Detailed Exploration

Before mining or mine development, detailed exploration is carried out. For core samples and borehole logging, boreholes are drilled at tighter intervals along the strike and depth-wise. Exploratory openings, such as a trial pit for surface mining and a sub-surface entry with mine development on one or more levels for underground mining, are also carried out. This aids in the delineation of the ore-three-dimensional body's outline/contacts. They can also correctly evaluate the ore body's form, size, disposition, and grade. Beneficiation tests are performed, as well as database processing. With varying degrees of precision, mineral reserves are calculated and classified as Developed, Measured, Indicated, and Inferred.


The comprehensive exploration stage's major goal is to define a detailed three-dimensional ore body by sampling from outcrops, trenches, boreholes, shafts, and tunnels at close intervals. Reserves and average grades of ores up to the measured categories are also evaluated.

In the early stages of exploration, we learned that low-impact activities such as desktop research and field inspections are used to evaluate whether evidence of mineral/fuel resources are present. Following that, more intensive and expensive techniques such as geochemical sampling, drilling, and geophysical surveys are used. Every deposit has its own unique characteristics that influence the exploration methods used.


Depending on what qualities of the rocks/ore bodies are measured, many key exploration methods can be generically classified as Geological, Geophysical, and Geochemical approaches. The reconnaissance survey also requires remote sensing and picture interpretation; the investigation methods used for any given area are determined by natural conditions, unique needs, cost, time, and objectivity. Geophysical data combined with drilling provide accurate results in hidden areas, whereas geological methods do not. Geological prospecting methods, on the other hand, can be employed successfully in uncovered fold mountain locations. In folded, somewhat dissected landscapes covered with eluvium and colluvium, geochemical prospecting yields the most trustworthy data.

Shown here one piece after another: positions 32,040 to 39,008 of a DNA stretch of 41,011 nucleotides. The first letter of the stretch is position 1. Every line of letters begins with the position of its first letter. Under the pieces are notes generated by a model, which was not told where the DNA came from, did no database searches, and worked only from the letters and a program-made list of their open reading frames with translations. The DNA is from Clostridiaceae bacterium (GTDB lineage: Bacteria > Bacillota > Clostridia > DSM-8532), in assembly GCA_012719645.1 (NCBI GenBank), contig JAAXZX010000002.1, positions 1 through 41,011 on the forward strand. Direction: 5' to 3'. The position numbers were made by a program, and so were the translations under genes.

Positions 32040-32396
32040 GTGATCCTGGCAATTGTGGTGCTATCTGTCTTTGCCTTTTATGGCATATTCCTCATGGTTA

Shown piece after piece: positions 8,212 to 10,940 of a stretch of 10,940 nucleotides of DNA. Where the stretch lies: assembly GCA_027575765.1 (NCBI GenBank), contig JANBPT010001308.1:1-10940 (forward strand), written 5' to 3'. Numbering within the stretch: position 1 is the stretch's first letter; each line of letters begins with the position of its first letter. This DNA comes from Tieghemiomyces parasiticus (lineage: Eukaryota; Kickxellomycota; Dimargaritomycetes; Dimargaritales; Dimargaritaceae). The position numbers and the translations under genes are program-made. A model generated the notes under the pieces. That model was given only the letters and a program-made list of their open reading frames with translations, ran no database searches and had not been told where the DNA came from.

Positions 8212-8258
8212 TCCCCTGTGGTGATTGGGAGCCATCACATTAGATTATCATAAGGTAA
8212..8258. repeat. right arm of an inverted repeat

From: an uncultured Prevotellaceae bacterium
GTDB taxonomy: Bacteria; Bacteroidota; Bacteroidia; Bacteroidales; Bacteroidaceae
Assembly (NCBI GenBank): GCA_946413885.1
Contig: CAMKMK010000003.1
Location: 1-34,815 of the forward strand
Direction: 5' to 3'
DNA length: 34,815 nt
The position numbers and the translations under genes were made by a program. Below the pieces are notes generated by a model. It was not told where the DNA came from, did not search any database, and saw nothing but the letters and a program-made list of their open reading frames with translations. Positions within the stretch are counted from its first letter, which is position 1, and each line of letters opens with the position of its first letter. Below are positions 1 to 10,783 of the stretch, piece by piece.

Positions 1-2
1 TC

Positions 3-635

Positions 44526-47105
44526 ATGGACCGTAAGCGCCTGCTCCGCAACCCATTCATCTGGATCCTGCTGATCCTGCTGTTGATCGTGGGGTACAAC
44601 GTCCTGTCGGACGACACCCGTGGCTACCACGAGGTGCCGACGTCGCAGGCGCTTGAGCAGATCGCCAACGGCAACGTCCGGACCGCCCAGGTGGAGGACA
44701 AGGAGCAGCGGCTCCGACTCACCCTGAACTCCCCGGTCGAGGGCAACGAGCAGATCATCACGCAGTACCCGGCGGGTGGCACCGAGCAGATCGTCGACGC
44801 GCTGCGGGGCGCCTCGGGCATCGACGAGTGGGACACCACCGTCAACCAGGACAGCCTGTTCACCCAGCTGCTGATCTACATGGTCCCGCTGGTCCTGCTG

b) Conventional and non-conventional geochemical exploration methods are classified into two categories.


Conventional Methods

Under conventional technique, systematic measurement of one or more key or path finding elements in various sample media (such as soil, rock, stream sediments, glacier debris, water, plants, etc.) is carried out. Pedogeochemical, stream sediment, Lith geochemical glacial drift, and hydrogeochemical surveys are examples of traditional geochemical exploration techniques.


Non-Conventional Methods

Non-traditional geochemical exploration techniques are utilised in regions where traditional exploration techniques are ineffective, such as deep underground deposits covered by transported soil, desert sands, talus, or debris, among other things. The following are some examples of non-traditional geochemical exploration techniques:

  1. Vapour or gas survey,

  2. Electro geochemical,

  3. Radiogenic isotope geochemistry,

  4. Polymetallic poly nodule survey,

  5. Hydrocarbon geochemical survey, etc.

100% Verified solved assignments from ₹ 40  written in our own words so that you get the best marks!
Learn More

Don't have time to write your assignment neatly? Get it written by experts and get free home delivery

Learn More

Get Guidebooks and Help books to pass your exams easily. Get home delivery or download instantly!

Learn More

Download IGNOU's official study material combined into a single PDF file absolutely free!

Learn More

Download latest Assignment Question Papers for free in PDF format at the click of a button!

Learn More

Download Previous year Question Papers for reference and Exam Preparation for free!

Learn More

Download Premium PDF

Assignment Question Papers

Which Year / Session to Write?

Get Handwritten Assignments

bottom of page